Birmingham, March 7:
Leading Indian shuttler Saina Nehwal got the better of China’s former world champion Yihan Wang 21-19, 21-6 to march into the semifinals of the $500,000 All England Open Badminton Championships at the Barclaycard Arena here.
Olympic bronze medallist Saina was in her element from the beginning on Friday and never allowed Yihan to dictate the pace of the play in the 39-minute contest. With this win, the Indian World No.3 improved her career records against the Olympic silver medallist to 2-8.
The performance also helped the 24-year-old Saina to equalled her best showing at the prestigious Superseries event. Saina, who has entered the last four previously in 2010, however secured a statement-making victory against Yihan who she has most struggled to beat in her career. For a place in the final, Saina will meet World No.18 Sun Yu of China.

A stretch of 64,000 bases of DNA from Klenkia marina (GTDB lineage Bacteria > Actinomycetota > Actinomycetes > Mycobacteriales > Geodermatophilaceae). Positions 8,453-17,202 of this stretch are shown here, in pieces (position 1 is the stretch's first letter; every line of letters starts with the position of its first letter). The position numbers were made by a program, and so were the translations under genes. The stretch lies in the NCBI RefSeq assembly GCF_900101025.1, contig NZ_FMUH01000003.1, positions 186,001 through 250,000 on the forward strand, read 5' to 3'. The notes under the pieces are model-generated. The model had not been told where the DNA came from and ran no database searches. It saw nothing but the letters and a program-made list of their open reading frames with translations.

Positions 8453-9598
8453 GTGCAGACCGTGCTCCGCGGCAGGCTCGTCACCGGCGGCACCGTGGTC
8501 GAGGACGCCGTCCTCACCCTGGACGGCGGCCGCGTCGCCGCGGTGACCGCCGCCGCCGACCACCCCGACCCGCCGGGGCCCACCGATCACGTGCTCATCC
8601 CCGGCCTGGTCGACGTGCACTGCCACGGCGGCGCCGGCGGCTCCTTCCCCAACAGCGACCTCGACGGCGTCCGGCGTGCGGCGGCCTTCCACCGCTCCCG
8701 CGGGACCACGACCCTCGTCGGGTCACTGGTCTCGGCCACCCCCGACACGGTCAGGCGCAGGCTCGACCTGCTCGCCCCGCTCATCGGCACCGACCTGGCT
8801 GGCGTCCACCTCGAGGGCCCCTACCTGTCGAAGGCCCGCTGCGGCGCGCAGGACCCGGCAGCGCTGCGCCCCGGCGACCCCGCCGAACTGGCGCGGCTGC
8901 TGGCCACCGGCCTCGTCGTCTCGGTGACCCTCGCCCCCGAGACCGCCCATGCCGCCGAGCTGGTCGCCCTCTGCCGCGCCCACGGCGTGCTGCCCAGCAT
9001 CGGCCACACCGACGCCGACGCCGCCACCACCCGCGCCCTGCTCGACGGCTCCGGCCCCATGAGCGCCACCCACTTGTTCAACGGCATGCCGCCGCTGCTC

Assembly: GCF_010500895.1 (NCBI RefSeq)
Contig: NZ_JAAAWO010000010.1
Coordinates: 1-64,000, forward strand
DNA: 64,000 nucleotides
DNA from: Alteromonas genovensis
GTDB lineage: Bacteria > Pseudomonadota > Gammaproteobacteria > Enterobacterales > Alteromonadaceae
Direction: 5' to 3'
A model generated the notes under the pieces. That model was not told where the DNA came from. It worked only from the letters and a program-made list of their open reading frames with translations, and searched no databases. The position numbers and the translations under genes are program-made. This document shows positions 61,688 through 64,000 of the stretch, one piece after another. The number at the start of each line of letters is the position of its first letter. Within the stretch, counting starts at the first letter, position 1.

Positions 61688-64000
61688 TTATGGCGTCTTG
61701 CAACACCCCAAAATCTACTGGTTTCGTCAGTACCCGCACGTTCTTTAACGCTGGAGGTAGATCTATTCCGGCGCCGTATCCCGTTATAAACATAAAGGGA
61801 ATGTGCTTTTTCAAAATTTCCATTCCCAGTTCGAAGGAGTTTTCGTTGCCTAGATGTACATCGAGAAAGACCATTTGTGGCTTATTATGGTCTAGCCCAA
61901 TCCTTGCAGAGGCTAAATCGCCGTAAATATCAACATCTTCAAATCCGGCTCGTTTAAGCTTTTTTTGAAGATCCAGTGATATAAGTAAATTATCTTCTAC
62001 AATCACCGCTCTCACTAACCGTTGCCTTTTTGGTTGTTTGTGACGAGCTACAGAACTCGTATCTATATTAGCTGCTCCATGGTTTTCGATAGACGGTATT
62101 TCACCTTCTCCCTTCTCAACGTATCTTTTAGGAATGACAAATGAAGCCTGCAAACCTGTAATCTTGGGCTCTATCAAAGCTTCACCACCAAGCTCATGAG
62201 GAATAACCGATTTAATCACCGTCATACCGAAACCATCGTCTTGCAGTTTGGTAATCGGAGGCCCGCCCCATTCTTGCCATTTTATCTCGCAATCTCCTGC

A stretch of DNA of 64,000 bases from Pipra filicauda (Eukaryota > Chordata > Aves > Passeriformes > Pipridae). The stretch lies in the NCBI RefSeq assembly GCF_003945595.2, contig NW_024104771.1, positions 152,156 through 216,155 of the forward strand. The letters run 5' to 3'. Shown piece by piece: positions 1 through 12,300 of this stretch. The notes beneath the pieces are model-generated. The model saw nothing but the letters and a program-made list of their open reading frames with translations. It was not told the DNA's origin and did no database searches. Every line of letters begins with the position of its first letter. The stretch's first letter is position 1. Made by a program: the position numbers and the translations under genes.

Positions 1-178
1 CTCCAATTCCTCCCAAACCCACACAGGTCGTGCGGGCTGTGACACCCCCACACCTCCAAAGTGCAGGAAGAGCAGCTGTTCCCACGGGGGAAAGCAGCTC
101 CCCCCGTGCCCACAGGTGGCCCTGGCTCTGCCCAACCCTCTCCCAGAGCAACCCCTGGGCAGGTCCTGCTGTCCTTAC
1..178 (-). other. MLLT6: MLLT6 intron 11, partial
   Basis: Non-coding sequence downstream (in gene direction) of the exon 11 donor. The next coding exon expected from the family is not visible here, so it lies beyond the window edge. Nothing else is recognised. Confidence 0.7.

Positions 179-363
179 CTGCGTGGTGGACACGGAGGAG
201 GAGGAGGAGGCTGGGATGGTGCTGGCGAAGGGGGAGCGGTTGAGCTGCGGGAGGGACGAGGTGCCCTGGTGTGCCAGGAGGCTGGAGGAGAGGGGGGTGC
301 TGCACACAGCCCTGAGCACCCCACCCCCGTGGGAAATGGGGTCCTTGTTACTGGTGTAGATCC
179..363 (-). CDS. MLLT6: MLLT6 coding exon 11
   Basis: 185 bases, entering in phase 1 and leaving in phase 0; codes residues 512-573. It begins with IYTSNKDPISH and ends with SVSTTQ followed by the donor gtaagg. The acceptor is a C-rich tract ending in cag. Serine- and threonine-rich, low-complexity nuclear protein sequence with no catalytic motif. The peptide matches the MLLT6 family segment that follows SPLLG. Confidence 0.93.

At the start, Yihan threatened to run away as she took a 6-2 lead. However, the Indian clawed her way back and equalised at 8-8. It was an neck-and-neck affair till 13-13. Afterwards, Saina came up with her vintage game to grab a five-point lead at 18-13. She moved well sharply within the court and more importantly, her defence was upto the task.
Even though, World No.5 Yihan fought back with three straight points, Saina managed to hold her nerves and sealed the first game 21-19.
In the second game, Saina upped the ante and took a 8-0 lead in no time, aided by regal cross-court smashes. Producing a volley of winners, Saina made it a cakewalk in the end with a 21-16 win.
“I’m happy with how I played. My strokes were good. We have had great fights in the past and I have a poor record against her so it’s unbelievable I was able to beat her with less than 10 points in the second game,” Nehwal said after the match.
On her prospects against Sun Yu, she said, “I wasn’t expecting to play tomorrow. It’s a big match and it won’t be easy. I will get some rest and think about that later.”
In the other semifinal, World champion Carolina Marin will face seventh seed Tai Tzu Ying of Chinese Taipei. IANS